The Dead Sea Scrolls are going online
By Hans Olav Arnesen
The Dead Sea Scrolls are now available online. At least some of them. Only 6 scrolls have been digitalized so far, and only one of them, The Book of Isaiha, is available in an English translation. A Chinese copy is also under way as there is a growing demand for Biblical resources in China. The project is a joint effort by Google and The Israel Museum and can be accessed here. The scrolls belonged to an Jewish sect that lived around the Qumran area by the Dead Sea. The first of the Scrolls were discovered in 1947 and further discoveries followed through to the 1950s. A certain consensus amongst biblical archeologists seem to be that the scrolls belonged to the essenes. They were a somewhat reclusive Jewish sect with a world rejective worldview and a strong eschatological focus that disappeared after The Great Revolt between 66-73 A.D.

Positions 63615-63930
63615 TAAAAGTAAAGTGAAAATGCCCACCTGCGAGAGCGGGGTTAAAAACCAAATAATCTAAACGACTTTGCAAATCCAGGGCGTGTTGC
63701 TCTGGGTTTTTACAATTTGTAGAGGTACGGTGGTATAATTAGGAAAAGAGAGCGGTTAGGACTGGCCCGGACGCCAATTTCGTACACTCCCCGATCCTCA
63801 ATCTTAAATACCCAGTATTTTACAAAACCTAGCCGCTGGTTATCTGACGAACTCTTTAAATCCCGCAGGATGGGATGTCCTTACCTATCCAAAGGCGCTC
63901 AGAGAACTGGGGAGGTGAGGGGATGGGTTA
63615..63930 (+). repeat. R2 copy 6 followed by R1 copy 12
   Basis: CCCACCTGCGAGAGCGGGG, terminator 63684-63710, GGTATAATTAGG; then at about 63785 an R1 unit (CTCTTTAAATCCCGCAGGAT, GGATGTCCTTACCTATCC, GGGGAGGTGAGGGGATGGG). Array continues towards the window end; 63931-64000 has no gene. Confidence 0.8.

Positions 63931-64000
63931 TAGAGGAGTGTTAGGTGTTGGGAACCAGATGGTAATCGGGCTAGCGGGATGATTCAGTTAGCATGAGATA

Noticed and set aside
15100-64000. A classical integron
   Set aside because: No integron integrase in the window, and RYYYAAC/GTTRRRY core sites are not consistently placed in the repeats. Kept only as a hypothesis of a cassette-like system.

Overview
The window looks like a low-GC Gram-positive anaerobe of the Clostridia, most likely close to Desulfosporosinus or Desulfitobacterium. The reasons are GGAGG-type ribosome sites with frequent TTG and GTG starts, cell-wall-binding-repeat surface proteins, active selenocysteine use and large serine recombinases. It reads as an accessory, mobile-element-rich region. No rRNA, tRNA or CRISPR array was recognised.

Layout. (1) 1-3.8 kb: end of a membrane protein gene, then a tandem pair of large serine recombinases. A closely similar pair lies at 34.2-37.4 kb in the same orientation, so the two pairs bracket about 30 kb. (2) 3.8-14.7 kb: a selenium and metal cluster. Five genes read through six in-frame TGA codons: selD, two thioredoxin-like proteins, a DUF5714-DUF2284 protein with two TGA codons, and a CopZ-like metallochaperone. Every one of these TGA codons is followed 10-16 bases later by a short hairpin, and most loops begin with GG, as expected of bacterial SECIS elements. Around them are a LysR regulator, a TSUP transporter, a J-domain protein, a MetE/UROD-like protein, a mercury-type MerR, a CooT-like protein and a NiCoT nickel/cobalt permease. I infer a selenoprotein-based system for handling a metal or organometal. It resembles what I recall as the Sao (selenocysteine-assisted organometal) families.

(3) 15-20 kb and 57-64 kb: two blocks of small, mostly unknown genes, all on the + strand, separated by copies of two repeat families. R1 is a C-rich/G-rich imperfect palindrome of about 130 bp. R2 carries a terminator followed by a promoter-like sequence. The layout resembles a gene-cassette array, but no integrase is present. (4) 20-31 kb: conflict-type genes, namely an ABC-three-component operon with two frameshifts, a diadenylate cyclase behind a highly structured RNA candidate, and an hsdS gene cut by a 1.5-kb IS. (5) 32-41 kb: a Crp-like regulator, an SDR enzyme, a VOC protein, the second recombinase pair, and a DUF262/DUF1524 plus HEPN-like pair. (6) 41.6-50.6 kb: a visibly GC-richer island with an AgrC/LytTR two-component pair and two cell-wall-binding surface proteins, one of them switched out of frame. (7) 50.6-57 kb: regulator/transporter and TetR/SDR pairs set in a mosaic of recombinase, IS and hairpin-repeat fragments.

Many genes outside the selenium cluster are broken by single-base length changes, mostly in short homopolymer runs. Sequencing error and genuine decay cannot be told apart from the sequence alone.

The process of digitalizing the Dead Sea Scrolls have been both bold and innovative in many respects, including the means by which the neccesary funds have been gathered. The Israel Antiquities Authority, who have been responsible for the work, have collected funds by letting private individuals «adopt» various texts from the 900 manuscripts that are waiting to be digitalized. The price for adopting a page started from 1200 $ and Jacob Frisch, from the Friends of Israel Antiquities Authority in New York, told the Daily Mail that: «People love the idea of adoptinga chapter from Leviticus or Deuteronomy.»
Qumran by the Dead Sea